“Probably harder,” Smith said. “Can we get them here, can we attack them, just not a whole lot of holes. Need to take advantage of those opportunities when we get them. We hang our hats on defense. We know defense travels. But, we have been pretty good on offense.”

Leading the Aggies is center Neemias Queta with 15.1 points, 10.0 rebounds, 2.5 assists and 3.2 blocks a game. Justin Bean adds 11.3 points and 7.7 rebounds an outing, while Marco Anthony is at 10.0 points, 5.0 rebounds and 3.1 assists.

The Red Raiders counter with four players in double digits in scoring with McLung (15.7), Terrence Shannon, Jr. (12.7), Kevin McCullar (10.1) and Marcus Santos-Silva (10.0). Kyler Edeards leads the team in rebounding with 6.5 an outing, while also scoring 8.5.

Out of the teams USU has played this season, Smith would compare Texas Tech to San Diego State because of its athleticism.

“I have taken a lot of Tylenol for sure, because they are a headache,” Smith said of the Red Raiders.”They are a very good team, very well coached. They are very disciplined, very tough minded and play incredibly hard. We are excited for the challenge. We know we have our work cut out for us. What a great opportunity.”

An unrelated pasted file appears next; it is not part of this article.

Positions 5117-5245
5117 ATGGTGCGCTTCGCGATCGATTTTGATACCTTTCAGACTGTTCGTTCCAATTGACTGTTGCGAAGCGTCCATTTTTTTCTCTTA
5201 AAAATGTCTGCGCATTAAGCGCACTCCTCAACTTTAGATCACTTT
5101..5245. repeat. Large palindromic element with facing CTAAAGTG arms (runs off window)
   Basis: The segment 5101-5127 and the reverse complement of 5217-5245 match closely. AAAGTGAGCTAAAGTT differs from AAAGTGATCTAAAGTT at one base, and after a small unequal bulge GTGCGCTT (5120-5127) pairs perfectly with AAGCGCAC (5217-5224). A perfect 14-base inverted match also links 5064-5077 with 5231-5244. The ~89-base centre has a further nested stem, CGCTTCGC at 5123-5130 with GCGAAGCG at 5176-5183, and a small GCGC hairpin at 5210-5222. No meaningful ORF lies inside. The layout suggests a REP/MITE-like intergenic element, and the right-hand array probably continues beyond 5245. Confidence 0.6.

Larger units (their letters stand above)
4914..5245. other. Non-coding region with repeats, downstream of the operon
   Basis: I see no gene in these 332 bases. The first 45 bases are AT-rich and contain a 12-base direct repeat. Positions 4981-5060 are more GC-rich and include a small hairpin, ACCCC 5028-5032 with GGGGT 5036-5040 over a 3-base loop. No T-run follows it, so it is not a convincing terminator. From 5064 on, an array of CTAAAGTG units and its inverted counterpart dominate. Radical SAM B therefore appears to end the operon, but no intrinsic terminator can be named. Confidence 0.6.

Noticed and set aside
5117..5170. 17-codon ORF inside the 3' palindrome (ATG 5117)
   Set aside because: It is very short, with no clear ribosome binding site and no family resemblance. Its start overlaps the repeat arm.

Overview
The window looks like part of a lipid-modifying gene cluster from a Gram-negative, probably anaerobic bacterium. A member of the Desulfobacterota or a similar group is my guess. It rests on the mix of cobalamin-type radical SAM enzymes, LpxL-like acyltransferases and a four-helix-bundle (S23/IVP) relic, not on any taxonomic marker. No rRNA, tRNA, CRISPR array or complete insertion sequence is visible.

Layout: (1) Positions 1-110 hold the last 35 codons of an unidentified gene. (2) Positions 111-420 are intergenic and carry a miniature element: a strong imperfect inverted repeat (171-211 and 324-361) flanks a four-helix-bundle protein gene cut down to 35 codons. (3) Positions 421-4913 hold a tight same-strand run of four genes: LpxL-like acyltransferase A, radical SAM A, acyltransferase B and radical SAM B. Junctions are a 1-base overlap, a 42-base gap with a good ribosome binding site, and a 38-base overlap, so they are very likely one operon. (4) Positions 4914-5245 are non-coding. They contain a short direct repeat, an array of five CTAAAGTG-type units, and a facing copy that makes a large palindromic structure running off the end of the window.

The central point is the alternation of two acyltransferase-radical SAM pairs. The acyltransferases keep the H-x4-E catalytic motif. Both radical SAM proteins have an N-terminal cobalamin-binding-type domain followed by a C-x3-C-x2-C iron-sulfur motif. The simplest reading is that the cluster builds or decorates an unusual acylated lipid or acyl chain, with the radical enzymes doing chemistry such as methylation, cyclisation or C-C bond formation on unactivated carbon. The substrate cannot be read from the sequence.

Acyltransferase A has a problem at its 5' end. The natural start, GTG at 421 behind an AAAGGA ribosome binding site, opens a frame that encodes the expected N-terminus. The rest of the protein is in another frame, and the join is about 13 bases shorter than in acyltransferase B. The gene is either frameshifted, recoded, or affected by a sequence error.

It took the Aggies a couple of days to get over “giddiness” of being at the NCAA Tournament, but they have settled in now.

“You go from sheer exhilaration from watching on Sunday and being on the bubble to trying to prepare for Texas Tech,” Smith said. “They are very elite defensively. They make life difficult. They just swarm to the ball in a major way.

“... When they create those turnovers, most of the time it feels like they make you pay with dunks and layups the other way real quick. That will be a big key for us is avoiding catastrophic turnovers.”